I find that ‘Enterprise actually’ has made things the most limiting, because of some of the retconning that they did in certain ways. And we consider Enterprise canon as well in certain ways, and just as valid, and we’re always trying to kind of make sure that that’s taken into consideration.
Finally, Harberts took on the “overblown” report that from last month that Discovery characters “can’t say ‘God'” — emphasizing that is strictly a character note for Gabriel Lorca (Isaacs), and not for the Trek universe as a whole.
You will come to understand why [Lorca] has faith — or doesn’t have faith — is of vital importance. We had no interest in killing God, you know, and by God I mean anyone’s God.
So the fact of the matter is I don’t think religion is going anywhere. Polls may say differently, but I think faith and hope and spirituality, whatever you may think that is, we’re carrying that into the future. We have to.
I think that the world is, and our Star Trek universe, is open to any and all belief systems.
I want to actually do some storylines about [faith]…. Let’s talk about what place it has in the future. Let’s talk about what it makes people do. Let’s talk about encountering new ones.
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CNET has even more detail to share, especially about the technical aspects of the series’ sets and props — starting with a tidbit about a Klingon/Federation war status map that adorns Captain Lorca’s ready room wall:
Along the right wall of the ready room is a bank of flat-panel monitors… [with] a map of several planets with a red line dividing United Federation of Planets and Klingon Empire territories. Aaron Harberts, one of the showrunners of “Star Trek: Discovery”… says the line will change from episode to episode — a detail most viewers may not even catch.
And here’s some insight into the new capabilities about the Starfleet communicators, updated with video functionality:
The Discovery crew opted for a subtle update to the communicator using bits of gold and gray. They make it work by jamming Apple iPod Nanos inside of the flip-style communicators, says Sang Maier, who’s in charge of props for the show. He says the screen allows for the playback of images or video appropriate to any scene.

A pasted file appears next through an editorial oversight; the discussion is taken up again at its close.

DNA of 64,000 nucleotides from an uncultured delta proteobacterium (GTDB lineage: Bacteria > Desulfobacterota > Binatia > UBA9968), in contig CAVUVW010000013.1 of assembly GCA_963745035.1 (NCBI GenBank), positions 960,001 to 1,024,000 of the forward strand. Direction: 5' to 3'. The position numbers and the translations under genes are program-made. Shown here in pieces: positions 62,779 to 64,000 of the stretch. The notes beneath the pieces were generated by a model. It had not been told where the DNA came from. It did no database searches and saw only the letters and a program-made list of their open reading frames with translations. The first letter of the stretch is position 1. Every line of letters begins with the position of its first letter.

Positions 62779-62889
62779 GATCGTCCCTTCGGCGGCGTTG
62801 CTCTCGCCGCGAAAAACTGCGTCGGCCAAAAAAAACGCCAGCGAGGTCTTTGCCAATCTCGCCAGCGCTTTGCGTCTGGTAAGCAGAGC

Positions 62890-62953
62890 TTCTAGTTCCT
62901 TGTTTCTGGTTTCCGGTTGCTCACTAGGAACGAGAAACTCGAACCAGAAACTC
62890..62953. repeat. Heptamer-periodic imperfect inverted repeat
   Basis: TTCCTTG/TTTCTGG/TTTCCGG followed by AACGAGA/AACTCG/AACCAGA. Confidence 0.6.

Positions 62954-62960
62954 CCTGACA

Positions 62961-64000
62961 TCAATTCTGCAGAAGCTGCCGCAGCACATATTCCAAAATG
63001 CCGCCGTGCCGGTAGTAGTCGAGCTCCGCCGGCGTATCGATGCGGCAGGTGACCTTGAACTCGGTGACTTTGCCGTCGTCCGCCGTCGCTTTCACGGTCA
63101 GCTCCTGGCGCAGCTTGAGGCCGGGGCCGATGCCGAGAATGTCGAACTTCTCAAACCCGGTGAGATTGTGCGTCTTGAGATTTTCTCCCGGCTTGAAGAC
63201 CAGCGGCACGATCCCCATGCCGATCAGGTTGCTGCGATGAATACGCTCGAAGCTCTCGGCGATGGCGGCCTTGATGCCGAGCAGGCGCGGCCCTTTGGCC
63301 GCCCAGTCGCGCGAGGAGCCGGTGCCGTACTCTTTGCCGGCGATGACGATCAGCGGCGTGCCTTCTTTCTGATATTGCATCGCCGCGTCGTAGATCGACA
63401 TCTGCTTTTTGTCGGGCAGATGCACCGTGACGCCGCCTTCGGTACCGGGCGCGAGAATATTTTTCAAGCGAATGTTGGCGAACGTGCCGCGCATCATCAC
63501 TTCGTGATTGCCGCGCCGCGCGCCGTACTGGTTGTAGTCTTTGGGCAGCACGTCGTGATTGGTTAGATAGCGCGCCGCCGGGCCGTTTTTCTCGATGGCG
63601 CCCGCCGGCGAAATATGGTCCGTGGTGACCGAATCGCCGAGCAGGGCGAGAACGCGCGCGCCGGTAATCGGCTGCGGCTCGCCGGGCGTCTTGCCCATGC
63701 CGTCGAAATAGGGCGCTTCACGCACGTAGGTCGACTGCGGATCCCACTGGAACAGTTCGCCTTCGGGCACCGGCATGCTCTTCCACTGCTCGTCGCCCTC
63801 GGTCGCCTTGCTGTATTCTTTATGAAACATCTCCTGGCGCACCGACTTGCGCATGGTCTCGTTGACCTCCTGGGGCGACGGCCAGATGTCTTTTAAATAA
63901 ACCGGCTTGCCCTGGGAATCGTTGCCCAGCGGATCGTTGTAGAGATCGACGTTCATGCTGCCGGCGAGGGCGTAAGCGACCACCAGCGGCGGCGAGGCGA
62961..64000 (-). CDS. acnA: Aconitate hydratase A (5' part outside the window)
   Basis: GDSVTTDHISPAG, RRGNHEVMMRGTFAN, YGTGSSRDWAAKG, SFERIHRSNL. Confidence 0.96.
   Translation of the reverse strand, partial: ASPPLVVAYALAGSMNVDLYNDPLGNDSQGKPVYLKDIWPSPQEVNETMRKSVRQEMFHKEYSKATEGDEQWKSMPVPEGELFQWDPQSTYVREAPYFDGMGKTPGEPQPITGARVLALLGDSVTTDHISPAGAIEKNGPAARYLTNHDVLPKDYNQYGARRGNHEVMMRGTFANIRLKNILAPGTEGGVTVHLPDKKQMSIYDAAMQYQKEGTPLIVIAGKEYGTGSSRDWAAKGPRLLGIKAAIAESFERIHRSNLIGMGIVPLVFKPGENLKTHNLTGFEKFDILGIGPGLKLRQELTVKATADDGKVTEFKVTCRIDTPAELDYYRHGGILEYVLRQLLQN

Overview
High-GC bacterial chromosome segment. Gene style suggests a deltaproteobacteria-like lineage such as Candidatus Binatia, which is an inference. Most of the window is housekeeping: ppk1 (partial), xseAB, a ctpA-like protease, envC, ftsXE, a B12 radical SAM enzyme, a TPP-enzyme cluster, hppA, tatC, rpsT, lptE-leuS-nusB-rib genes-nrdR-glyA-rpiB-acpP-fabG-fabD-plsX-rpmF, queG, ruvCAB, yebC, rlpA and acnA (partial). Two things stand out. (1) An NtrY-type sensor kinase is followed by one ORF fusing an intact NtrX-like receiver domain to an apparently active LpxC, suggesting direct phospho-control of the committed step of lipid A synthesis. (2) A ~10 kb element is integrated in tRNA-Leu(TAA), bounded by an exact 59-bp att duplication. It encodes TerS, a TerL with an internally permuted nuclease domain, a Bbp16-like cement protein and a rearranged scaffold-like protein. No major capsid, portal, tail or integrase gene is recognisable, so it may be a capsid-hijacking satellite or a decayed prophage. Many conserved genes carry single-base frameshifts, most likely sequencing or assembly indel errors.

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Finally, Sonequa Martin-Green spoke with StarTrek.com about how her character, Michael Burnham, assimilated into Vulcan culture after being raised by Sarek and Amanda after her parents were killed during her youth.
The idea of how Vulcan I am versus how human I am is one facet we’re exploring. Because there is this dichotomy of Vulcan indoctrination versus human emotion and human DNA, versus Starfleet ideology. And so, it’s really about all of these things, all of these tenets of my being, and how they are relating to each other, and how they’re opposing each other, right?
So, I was born into a human family, and a human life, and then was sort of forced into Vulcan culture. So, there’s the acculturation that has happened, and there was certainly the assimilation that I fought to achieve. And then you have Starfleet. And so almost, I feel as if Starfleet has provided a bridge for me between my humanity and my Vulcan upbringing.
So, it’s interesting because it’s not the same journey as Spock. He, in his DNA, is Vulcan and human. But for me, it’s really about someone who attempted to become someone they were not born to be. Under tremendous pressure. Against insurmountable odds. (She’s) someone who’s succeeded in that to a point, and possibly to a fault.
So, there’s certainly that inner conflict, and a lot of the inner conflict has to do with that, because obviously there’s an identity crisis there, that, “Who am I? Who do I want to be? Who am I becoming, based on these decisions I’m making? Is it Vulcan logic, or is it human emotion that caused me to make that decision? I actually don’t know!”
Phew! That’s a lot of news for one Sunday evening – but keep checking back here at TrekCore for more Star Trek: Discovery updates as they arrive!